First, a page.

I managed to get through to round three and into the top 3% of the entrants in the competition, but alas my journey is over. A very worthy winner was selected, and I’m chomping at the bit to have another go! I thoroughly enjoyed the competition, and I now have three stories that I’d never have written otherwise, and plenty of useful feedback from the judges that I can use to improve them. I’d highly recommend entering this competition to a anyone who is stuck in a bit of a rut with their short stories. Our final assignment was:
Character: An undertaker
Subject: A sunrise
Of the three stories I put together, this one (despite having been written in 24 hours) was my favourite, and not having an assigned genre was better for me, because I generally don’t write genre fiction. I’ll be submitting this one to other competitions. The biggest challenge with this story was writing it in 1,500 words. I ended up writing far too many words and then I had to edit heavily, and I think I might have edited the heart and soul out of it. If I end up submitting it anywhere else, I’ll submit the unabridged version.
The story is about unhappy memories, and a man’s attempts to protect his elderly wife from them. This is an excerpt from the beginning:
We used to go ‘sunrise hunting’ whenever we went travelling. We’d plot out the route on our map the night before, estimate when sunrise would take place, set an alarm, and sleep in our clothes. When the alarm went off we’d rise groggily from our bed, one of us always needing to be coaxed by the other. We’d pour strong, black coffee into our chipped thermos flask and jump into the hire car to drive fast in the pitch-blackness; Gloria’s face obscured by a giant map as she barked out directions, yawns filling my mouth as I drove. We’d follow the line of the horizon, find a good spot and park up.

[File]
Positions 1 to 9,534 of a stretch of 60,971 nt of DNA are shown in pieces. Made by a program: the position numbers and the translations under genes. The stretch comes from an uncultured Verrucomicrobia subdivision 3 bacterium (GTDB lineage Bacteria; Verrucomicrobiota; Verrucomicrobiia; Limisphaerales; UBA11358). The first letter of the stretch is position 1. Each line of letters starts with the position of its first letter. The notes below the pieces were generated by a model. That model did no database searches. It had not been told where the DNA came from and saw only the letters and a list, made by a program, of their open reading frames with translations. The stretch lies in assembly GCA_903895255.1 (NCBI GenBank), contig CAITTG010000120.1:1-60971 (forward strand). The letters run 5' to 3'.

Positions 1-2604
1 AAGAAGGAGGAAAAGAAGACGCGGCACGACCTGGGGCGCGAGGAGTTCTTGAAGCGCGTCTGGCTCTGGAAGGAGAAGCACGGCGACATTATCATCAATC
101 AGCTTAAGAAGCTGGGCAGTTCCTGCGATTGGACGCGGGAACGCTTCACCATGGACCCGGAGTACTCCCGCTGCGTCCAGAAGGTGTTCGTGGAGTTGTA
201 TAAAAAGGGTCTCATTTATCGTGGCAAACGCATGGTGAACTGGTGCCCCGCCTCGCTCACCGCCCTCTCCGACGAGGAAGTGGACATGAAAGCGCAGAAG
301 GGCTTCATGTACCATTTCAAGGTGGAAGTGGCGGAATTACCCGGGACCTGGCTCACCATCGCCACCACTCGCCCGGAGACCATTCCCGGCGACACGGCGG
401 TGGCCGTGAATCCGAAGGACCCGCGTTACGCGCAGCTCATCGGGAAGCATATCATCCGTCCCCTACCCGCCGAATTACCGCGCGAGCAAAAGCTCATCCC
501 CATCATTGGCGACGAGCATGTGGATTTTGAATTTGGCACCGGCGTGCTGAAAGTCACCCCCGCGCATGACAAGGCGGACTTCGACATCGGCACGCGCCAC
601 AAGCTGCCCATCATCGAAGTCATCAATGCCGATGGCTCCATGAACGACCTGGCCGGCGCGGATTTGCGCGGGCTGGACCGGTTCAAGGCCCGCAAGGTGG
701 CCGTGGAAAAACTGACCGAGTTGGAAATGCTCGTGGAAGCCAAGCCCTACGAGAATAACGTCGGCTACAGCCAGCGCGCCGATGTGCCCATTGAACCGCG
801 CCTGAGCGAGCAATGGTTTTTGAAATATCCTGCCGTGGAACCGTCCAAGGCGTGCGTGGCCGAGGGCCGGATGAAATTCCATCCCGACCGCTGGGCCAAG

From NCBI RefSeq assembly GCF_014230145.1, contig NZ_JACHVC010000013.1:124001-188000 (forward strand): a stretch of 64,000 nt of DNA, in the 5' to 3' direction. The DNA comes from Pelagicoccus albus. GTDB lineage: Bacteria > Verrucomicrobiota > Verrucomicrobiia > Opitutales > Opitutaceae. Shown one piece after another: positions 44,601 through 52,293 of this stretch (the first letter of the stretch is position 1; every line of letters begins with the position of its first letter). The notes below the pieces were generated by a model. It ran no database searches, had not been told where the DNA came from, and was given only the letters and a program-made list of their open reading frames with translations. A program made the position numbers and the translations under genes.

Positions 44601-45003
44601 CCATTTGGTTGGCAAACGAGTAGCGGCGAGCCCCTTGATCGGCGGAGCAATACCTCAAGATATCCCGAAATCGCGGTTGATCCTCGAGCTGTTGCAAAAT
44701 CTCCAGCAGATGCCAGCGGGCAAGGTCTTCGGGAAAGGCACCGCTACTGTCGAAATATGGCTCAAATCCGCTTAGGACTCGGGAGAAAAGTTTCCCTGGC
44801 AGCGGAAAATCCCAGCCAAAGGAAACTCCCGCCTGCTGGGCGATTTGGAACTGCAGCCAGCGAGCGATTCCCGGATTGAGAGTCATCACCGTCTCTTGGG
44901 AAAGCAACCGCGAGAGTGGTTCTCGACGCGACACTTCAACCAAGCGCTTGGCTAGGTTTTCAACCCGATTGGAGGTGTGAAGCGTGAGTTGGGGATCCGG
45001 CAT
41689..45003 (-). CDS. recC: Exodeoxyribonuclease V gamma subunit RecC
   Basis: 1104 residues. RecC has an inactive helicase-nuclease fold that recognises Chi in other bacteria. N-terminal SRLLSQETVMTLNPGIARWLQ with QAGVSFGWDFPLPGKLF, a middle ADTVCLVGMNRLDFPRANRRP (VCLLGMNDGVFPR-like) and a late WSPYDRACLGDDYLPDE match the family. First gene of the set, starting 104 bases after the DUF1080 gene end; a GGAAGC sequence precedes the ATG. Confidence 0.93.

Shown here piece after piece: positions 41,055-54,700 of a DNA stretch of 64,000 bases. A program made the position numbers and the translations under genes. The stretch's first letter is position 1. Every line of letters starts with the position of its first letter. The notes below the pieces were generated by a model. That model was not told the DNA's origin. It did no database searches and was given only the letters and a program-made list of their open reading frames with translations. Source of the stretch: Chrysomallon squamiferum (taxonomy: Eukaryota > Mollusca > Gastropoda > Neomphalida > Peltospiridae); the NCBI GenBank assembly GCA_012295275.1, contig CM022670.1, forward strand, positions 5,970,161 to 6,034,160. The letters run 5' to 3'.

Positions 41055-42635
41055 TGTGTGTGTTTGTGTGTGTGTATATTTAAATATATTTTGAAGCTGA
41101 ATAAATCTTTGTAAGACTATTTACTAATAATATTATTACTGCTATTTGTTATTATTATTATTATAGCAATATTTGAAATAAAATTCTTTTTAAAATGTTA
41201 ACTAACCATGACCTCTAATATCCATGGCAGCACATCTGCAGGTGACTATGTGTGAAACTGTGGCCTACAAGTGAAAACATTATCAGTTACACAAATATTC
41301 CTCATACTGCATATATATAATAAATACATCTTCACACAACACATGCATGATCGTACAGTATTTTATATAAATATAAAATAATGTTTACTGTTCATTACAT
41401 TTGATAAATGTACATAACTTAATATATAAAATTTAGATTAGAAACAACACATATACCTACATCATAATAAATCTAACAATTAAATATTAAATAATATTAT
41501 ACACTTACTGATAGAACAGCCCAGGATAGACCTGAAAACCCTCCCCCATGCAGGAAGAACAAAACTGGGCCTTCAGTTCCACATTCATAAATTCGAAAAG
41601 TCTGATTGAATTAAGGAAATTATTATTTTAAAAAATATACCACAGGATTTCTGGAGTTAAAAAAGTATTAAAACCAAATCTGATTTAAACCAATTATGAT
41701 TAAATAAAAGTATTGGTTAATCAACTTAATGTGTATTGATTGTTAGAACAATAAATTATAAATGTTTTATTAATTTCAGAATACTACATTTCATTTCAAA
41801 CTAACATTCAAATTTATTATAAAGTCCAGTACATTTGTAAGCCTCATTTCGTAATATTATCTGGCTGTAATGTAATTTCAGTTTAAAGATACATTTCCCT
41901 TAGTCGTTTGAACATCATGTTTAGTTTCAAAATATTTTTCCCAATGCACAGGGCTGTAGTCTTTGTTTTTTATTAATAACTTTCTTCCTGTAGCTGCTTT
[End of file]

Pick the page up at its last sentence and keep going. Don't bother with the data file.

Gloria would spread out our old woollen rug. A rug we had picked up in India, that had lain on the soil of many different countries since, and pour herself a cup of coffee, huddling into her jacket. She’d smile a faint smile and watch the sky rapidly transform before us, whilst I ran around snapping photographs. Trying to capture every moment of the show, as the sky worked through whatever palette it had selected from its range that day- red, orange and yellow or pink and purple. Maybe shades of all of them. Better than a sunset any day. A sunset was an ending, a sunrise a new beginning.